For many of us in the Pacific Northwest, the fireplace is one of our favorite spots in the home for the family to get together. We can share stories, play games, or just spend time together by the fire. However, sometimes we may forget about the important parts of a chimney that remain unseen, beyond the hearth of our fireplace. When these components of the chimney are in good working order, they keep our home safe. We want to have a relatively smoke-free environment and one that keeps the harmful residues of soot and creosote out of our homes.

It is helpful to know about the various parts of a chimney in order to keep it clean and efficient. Furthermore, when the chimney maintenance workers come to your home and describe what they are doing, or any potential problems, it’s useful to know exactly what they are referring to. Did you know there might be over seven different parts that compose the anatomy of your chimney? Let’s examine these various parts and their purpose:

Graphic Source
  1. Flue: This is a duct, vent, or, in some cases, the chimney itself. Its purpose is to transport the gases from the fireplace to the outside of your home. Thus, the flue is a crucial component because these gases can be potentially harmful when the flue isn’t working properly and they come into your home.
  2. Flue Lining: Safety first! Often, the lining is stainless steel. The lining must be able to withstand very high temperatures without extreme warping. It also must be a material that prevents or retards excessive buildup of soot and/or creosote.
  3. Chimney Crown: This piece prevents water accumulation in the chimney from precipitation. This is protection for the chimney from deterioration, pieces of the chimney becoming brittle and falling into the fireplace, and the appearance of the chimney. Without the crown, rain and other precipitation can seep into the cracks and break up the structural integrity.
  4. Chimney Damper: This is a flat, rectangular blade moved by a lever that is pulled open or shut preventing or allowing airflow into the chimney. It is also used to close access to the chimney so that warm air inside the home does not escape and animals do not enter the home via the chimney. It is a good idea to remember to close the chimney damper when your family is not using the fireplace.
  5. Smoke Shelf: The shelf is located slightly beyond the damper mentioned above. Its purpose is to catch any debris that might fall into the chimney as well as precipitation. It also helps prevent downdrafts.
  6. Smoke Chamber: It is common for one of the walls of the smoke chamber to be angled to help guide the particles resulting from the fire into the chimney. It is an intermediate area that optimizes airflow for the potentially harmful particles and gases to reach the outdoors.
  7. Rain Cap Arrestor: Sometimes people describe this as a tiny house that rests on top of your chimney. It is a lid with a mesh screen made of metal. It keeps small animals and rain from going down the chimney. It also helps prevent sparks from exiting the chimney and landing on the shingles of the roof which could be a fire hazard.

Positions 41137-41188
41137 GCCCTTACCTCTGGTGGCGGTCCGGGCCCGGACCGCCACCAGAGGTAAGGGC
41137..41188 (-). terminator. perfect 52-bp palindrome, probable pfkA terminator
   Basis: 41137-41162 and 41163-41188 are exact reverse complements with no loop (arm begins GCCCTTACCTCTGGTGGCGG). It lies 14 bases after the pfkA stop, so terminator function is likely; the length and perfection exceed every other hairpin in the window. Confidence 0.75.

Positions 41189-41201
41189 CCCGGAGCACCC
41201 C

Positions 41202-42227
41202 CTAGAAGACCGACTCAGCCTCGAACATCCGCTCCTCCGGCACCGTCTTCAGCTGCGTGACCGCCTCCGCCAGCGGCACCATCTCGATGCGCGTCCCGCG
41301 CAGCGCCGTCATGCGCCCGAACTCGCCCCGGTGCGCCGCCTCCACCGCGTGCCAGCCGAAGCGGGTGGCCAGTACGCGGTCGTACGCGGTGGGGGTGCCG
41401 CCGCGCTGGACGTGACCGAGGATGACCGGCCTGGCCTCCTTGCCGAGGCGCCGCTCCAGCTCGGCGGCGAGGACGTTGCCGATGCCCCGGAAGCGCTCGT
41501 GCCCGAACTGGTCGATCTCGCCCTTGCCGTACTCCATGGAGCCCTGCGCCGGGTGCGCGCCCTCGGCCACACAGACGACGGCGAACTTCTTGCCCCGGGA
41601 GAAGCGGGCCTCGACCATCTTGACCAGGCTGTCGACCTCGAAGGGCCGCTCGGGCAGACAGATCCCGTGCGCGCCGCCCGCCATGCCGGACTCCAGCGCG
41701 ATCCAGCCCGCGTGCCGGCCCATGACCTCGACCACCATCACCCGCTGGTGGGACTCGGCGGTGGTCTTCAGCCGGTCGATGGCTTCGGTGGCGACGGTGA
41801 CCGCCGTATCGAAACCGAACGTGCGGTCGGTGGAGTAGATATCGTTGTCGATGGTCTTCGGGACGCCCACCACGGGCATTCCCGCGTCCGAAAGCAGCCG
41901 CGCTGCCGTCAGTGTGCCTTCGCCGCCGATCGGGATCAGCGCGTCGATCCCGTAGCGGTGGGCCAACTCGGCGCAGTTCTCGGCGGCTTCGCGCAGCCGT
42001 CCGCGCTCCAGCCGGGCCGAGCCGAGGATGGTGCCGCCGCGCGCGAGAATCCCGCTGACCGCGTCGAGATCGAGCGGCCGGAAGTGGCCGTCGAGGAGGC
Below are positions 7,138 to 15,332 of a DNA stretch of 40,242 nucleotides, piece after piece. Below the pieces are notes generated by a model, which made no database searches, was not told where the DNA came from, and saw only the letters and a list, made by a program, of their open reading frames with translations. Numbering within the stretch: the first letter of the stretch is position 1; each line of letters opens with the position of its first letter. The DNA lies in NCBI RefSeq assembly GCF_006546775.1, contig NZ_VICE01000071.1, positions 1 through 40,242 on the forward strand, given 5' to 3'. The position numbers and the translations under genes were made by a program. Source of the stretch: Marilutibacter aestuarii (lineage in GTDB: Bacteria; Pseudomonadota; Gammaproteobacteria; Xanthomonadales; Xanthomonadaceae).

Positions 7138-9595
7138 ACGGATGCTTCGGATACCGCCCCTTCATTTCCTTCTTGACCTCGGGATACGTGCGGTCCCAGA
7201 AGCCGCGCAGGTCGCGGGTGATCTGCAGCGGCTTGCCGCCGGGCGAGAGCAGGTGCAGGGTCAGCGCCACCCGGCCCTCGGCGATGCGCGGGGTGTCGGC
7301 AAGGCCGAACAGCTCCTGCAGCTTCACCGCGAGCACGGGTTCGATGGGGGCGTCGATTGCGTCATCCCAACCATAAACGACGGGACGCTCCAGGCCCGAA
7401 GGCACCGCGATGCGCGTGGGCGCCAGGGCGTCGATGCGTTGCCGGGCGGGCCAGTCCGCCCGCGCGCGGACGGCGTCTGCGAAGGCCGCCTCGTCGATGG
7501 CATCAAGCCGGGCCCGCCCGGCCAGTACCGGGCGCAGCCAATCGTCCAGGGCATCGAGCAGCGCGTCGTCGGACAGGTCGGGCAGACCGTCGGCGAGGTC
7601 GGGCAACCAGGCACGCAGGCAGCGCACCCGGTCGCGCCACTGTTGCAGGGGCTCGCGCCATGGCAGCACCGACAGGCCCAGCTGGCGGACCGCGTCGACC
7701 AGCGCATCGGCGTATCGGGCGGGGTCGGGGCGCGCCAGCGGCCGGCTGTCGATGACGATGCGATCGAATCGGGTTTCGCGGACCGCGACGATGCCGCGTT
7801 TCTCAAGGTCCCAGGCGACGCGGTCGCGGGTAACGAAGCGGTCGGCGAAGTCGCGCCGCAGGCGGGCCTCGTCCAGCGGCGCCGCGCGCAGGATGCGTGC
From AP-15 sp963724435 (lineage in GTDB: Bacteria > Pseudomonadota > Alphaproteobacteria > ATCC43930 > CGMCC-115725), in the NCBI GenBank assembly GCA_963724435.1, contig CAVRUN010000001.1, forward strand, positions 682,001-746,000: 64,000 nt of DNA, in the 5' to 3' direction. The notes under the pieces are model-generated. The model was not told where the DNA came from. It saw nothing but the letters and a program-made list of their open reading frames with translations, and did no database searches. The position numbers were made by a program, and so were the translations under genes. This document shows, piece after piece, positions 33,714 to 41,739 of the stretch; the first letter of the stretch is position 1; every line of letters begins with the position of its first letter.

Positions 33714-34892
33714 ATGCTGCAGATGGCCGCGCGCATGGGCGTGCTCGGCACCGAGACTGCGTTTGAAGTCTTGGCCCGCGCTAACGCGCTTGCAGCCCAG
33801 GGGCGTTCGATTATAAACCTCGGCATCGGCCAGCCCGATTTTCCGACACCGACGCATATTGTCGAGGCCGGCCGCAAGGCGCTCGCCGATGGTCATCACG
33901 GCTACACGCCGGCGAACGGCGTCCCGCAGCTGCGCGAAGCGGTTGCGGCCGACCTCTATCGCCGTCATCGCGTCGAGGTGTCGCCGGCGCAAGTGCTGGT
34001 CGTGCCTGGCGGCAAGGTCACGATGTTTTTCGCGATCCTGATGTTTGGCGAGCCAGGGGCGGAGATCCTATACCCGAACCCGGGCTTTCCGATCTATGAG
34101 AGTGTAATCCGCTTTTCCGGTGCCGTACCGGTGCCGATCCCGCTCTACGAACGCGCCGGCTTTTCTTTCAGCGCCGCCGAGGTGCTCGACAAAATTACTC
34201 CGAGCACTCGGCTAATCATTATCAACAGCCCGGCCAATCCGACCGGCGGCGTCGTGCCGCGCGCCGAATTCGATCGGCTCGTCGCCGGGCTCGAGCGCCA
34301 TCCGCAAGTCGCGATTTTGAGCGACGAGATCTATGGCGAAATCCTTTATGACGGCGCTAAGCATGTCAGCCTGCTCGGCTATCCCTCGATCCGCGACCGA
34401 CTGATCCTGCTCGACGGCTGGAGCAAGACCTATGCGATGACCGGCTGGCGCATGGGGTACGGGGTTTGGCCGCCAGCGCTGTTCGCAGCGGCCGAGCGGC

As an important part of the anatomy of a chimney, let’s talk about the importance of one of the pieces listed above: the flue.

When a fire is burning in your fireplace, gases are emitted which leave your home by way of the flue. The flue is crucial for proper airflow to expel potentially harmful particles like soot and creosote in addition to the gases. In modern homes, it is almost always necessary to create an airflow with an air intake which is built into the flue. These flues are often called “balanced flues.” It is necessary to double-check that your flue is designed for the size of the room that contains your fireplace and that the air intake is functioning properly. The requirements will be different for each home.

There are three basic types of flues:

  1. Balanced Flue: (mentioned above)
  2. Flueless/Vent-Free: A catalytic converter is utilized to clean the combustion gases where they are released into the room. One of the advantages is that the home doesn’t lose its heat through the flue. This type of flue necessitates a larger room so make sure your specifications comply with safety regulations.
  3. Power Direct Flue: Here, a fan is utilized to take the combustion gases past the flue to the outdoors. The fan functions using an electrical power supply. You can also use a power flue to locate your fireplace at a distance from a nearby external wall.

It is helpful to know the various parts of a chimney and understand their function because there are serious risks if some of these parts are missing or damaged. When you are familiar with the various components, you can speak intelligently with your chimney repair/maintenance person when they come to your home.

The flue, for example, is very important because it expels potentially harmful byproducts from your fireplace to the outdoors. It also keeps the energy efficiency of your home in good standing when it closed and you are not using your fireplace. You can help ensure the safety of your home’s fireplace and chimney by having regular maintenance visits from qualified professionals. This will make your life easier in the long run and give your family peace of mind.